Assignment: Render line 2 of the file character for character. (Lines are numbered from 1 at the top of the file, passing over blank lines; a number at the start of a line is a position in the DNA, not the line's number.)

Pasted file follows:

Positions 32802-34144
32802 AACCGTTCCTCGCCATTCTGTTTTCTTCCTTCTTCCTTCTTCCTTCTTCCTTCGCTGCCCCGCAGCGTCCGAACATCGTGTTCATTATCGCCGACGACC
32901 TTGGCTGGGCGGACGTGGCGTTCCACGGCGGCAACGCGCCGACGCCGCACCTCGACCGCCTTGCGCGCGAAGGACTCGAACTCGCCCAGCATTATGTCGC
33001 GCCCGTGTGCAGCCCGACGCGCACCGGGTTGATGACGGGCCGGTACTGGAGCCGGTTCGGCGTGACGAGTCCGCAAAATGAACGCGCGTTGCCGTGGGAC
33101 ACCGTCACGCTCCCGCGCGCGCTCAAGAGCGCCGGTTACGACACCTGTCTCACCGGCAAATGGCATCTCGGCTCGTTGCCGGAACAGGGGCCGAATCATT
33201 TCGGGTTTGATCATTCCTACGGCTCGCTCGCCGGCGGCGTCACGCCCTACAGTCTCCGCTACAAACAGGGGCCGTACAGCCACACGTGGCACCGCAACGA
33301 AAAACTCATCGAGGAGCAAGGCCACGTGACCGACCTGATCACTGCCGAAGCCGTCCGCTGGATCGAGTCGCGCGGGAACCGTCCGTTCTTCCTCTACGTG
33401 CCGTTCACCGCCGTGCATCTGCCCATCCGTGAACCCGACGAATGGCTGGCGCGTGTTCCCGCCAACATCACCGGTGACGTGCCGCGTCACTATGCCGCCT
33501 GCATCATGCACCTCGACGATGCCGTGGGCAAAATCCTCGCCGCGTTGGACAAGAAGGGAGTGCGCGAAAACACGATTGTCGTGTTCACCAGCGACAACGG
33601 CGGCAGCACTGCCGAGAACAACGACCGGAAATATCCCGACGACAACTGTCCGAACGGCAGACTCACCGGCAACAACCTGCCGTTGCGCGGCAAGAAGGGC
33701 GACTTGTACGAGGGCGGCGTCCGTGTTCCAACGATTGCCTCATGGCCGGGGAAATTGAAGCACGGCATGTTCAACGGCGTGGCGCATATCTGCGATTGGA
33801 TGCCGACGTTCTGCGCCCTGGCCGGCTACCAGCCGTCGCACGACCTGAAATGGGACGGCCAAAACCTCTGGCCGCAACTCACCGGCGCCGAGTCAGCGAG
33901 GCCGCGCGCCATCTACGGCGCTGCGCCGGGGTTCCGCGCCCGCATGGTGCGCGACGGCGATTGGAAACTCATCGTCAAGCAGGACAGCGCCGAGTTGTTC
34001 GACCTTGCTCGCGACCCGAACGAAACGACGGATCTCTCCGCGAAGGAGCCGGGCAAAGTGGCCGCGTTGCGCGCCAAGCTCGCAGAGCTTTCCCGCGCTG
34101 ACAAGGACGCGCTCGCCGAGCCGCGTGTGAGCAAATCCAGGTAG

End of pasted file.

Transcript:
32802 AACCGTTCCTCGCCATTCTGTTTTCTTCCTTCTTCCTTCTTCCTTCTTCCTTCGCTGCCCCGCAGCGTCCGAACATCGTGTTCATTATCGCCGACGACC